I plan to aim high, but the expectations I put on myself, and the attachments I form to specific outcomes,  have unfortunately been at times, a burden, my downfall, and a source of unneeded stress. The stress is a slippery slope, and before long, I’m nervously anticipating where I’ll end up after this, and questioning if I was even correct in my decision to come here. Once I’ve slid all the way to the bottom, I’m almost certain of my failure based on a past that I’m not always proud of.

Helping me climb my way back to the top were the authors Kamal Ravikant – Love Yourself Like Your Life Depends On It and Brene Brown – Gifts Of Imperfection with  quotes like these and  plenty of more practical advice in their respective books..

 “The key, at least for me, has been to let go. Let go of the ego, let go of attachments, leg go of who I think I should be, who others think I should be. And as I do that, the real me emerges, far far better than the Kamal I projected to the world. There is a strength in this vulnerability that cannot be described, only experience.” – Kamal Ravikant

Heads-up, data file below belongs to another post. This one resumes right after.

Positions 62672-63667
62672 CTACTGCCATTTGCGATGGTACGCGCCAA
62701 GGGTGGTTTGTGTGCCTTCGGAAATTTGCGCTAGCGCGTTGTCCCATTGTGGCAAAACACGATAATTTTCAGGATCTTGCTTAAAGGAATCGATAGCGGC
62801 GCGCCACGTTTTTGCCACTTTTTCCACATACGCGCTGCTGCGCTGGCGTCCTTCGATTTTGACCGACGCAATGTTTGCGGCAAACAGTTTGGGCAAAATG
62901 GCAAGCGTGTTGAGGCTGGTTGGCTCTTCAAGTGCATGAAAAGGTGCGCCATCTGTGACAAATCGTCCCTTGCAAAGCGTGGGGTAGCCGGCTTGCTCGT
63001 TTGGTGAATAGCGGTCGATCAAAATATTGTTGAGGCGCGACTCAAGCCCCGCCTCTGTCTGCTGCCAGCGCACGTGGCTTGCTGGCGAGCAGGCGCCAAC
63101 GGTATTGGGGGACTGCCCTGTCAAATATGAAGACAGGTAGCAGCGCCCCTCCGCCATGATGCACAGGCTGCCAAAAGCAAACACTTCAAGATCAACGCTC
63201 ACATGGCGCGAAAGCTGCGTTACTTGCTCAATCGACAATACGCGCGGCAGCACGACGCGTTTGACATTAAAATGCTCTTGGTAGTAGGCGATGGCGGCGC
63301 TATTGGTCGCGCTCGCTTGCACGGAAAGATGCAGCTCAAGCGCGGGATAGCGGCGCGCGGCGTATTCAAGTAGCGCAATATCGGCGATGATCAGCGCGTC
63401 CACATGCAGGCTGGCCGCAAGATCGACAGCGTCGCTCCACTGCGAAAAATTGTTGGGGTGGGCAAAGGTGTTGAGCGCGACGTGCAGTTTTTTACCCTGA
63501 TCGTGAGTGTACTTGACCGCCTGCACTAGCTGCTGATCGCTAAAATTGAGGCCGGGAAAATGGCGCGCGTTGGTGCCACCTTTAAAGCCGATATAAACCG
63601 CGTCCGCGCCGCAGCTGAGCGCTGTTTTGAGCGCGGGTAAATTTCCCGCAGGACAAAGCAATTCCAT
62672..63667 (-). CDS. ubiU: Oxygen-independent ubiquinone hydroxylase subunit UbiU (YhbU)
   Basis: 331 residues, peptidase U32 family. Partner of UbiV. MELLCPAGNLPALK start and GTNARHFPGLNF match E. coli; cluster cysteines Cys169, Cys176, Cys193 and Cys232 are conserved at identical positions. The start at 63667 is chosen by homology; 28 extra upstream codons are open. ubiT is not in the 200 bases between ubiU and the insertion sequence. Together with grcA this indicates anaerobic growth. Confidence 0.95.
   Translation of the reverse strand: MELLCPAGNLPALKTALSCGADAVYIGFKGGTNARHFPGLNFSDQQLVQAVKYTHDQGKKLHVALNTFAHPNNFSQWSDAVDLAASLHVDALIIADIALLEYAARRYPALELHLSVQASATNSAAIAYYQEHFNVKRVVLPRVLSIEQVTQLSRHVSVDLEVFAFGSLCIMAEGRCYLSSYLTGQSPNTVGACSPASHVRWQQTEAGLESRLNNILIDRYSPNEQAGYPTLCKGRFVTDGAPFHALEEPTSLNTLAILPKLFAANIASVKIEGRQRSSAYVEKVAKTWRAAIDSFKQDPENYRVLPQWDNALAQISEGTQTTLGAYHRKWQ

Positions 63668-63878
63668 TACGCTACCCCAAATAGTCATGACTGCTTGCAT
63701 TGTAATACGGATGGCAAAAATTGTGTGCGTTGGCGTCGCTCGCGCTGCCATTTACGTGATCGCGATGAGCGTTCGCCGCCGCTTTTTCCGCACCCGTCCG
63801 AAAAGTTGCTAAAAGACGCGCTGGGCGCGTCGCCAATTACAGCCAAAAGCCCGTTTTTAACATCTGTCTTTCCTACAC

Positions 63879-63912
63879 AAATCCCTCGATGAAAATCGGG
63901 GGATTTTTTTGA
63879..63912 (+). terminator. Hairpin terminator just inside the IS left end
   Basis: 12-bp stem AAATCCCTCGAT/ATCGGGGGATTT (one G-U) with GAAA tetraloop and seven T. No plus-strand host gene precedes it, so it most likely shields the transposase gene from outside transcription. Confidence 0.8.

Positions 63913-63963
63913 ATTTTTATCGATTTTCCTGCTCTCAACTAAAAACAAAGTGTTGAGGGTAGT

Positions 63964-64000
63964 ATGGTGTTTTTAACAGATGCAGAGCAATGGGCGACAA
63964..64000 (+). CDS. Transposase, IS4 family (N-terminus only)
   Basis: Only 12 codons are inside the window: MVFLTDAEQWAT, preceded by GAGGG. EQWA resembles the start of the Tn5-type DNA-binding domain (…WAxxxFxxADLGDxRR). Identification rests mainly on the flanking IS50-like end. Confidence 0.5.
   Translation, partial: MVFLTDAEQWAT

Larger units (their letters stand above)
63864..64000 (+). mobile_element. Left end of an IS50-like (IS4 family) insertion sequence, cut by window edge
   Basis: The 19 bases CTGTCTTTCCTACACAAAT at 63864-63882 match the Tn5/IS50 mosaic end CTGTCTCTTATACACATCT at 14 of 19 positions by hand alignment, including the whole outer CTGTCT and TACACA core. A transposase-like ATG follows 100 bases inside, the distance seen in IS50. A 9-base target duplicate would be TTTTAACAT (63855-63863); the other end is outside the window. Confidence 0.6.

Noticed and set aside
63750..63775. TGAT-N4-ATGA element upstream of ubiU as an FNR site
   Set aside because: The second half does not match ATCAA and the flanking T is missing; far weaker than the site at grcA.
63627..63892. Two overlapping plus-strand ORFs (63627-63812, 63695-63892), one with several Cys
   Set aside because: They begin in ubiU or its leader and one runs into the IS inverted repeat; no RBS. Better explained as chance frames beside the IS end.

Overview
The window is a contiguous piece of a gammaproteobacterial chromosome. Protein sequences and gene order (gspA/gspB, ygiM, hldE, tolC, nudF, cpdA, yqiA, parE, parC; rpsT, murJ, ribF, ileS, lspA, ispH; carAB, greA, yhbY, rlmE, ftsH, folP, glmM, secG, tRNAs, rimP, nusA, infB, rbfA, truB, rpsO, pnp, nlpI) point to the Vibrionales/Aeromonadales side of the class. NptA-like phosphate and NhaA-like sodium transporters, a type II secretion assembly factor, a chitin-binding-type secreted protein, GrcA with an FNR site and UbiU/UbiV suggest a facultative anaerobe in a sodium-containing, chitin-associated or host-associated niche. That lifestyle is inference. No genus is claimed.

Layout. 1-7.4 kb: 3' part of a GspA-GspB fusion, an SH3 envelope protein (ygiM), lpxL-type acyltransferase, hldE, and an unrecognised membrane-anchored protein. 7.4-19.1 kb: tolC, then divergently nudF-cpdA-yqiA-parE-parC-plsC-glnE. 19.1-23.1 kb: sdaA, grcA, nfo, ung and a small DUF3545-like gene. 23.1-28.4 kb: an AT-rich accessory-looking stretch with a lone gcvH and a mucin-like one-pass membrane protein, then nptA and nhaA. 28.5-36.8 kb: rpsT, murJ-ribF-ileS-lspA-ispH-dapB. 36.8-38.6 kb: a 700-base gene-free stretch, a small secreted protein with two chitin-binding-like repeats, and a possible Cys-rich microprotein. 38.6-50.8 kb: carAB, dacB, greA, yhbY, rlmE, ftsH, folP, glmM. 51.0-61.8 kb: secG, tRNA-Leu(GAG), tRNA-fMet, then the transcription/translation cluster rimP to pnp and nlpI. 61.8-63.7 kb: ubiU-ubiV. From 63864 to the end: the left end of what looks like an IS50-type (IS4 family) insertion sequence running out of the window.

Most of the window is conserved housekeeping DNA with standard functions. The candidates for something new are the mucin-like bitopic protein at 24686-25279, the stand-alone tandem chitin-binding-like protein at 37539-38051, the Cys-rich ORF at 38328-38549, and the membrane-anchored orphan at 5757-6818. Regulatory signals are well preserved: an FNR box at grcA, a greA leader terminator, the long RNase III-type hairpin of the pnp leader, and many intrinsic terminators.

“Faith is a place of mystery where we find the courage to believe in what we cannot see and the strength to let go of our fear of uncertainty” – Brene Brown

 

After the books are closed, if I’m still not close enough to where I want to be, I can always count on the outreached hands of my friends. They digitally cross the distance between us through phone calls, Skype video calls, emails and the occasional Facebook comments. Of course I’ve also been lucky to meet some great people during my time here. Overall, the acquisition of new friends and the separation from existing ones has shown me how crucial the right kind of company and support is. No matter where you are in the world.

That’s pretty much it for me. Between chilling by the water, playing ultimate frisbee, getting chased by dogs, writing the best wedding speech ever, and planning my holiday to Fiji, I’m getting excited to start my next special project since finishing my ebook. This one definitely won’t come as quickly or easy, as its already been a goal for almost 3 years now. Frustrated and close to giving up on it already, a quote by Layne Norton in his video blog on Happiness and Accomplishments, got me to reconsider, so stay tuned.